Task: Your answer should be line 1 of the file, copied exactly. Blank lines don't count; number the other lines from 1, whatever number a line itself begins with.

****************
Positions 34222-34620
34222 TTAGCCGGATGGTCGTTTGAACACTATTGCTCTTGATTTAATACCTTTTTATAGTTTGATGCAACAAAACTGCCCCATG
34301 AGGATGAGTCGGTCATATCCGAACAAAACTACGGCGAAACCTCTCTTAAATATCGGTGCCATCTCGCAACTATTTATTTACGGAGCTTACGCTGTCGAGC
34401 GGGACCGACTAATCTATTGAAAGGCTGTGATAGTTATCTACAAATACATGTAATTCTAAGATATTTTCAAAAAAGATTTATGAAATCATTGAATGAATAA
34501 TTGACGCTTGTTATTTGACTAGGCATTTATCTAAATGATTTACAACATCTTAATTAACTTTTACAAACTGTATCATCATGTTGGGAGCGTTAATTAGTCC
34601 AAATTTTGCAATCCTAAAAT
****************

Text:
Positions 34222-34620